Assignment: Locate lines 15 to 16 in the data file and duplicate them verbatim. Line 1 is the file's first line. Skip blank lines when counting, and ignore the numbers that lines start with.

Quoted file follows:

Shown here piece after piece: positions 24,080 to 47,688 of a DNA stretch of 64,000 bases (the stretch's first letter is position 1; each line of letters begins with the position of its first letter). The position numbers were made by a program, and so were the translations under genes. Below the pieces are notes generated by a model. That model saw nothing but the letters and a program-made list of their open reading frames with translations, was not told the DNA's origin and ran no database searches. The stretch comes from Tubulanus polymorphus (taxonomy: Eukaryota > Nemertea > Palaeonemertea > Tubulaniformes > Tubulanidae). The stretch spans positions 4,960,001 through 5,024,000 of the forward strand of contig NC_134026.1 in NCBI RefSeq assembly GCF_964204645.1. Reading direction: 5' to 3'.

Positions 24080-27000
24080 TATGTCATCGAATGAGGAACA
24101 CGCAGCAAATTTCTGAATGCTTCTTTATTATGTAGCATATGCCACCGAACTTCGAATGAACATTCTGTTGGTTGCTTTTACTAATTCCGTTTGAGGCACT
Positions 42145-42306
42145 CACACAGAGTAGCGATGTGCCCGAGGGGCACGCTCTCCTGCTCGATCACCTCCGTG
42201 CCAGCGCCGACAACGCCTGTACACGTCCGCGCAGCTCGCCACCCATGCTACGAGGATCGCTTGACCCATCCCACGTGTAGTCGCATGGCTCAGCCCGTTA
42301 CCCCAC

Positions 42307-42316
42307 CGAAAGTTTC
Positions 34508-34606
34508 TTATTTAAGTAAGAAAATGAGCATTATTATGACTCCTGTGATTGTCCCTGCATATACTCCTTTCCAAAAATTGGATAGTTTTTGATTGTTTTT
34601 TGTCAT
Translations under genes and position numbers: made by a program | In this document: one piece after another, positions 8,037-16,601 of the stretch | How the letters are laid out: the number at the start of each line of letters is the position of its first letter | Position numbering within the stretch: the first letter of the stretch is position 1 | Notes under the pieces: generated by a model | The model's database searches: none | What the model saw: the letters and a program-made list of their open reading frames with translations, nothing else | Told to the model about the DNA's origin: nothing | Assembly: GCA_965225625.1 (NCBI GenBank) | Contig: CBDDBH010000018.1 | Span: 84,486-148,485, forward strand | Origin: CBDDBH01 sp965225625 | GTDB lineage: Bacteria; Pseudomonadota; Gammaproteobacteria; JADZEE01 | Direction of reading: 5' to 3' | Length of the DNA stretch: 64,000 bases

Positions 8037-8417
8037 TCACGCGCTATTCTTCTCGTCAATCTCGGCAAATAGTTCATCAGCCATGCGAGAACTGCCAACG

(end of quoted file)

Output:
Positions 8037-8417
8037 TCACGCGCTATTCTTCTCGTCAATCTCGGCAAATAGTTCATCAGCCATGCGAGAACTGCCAACG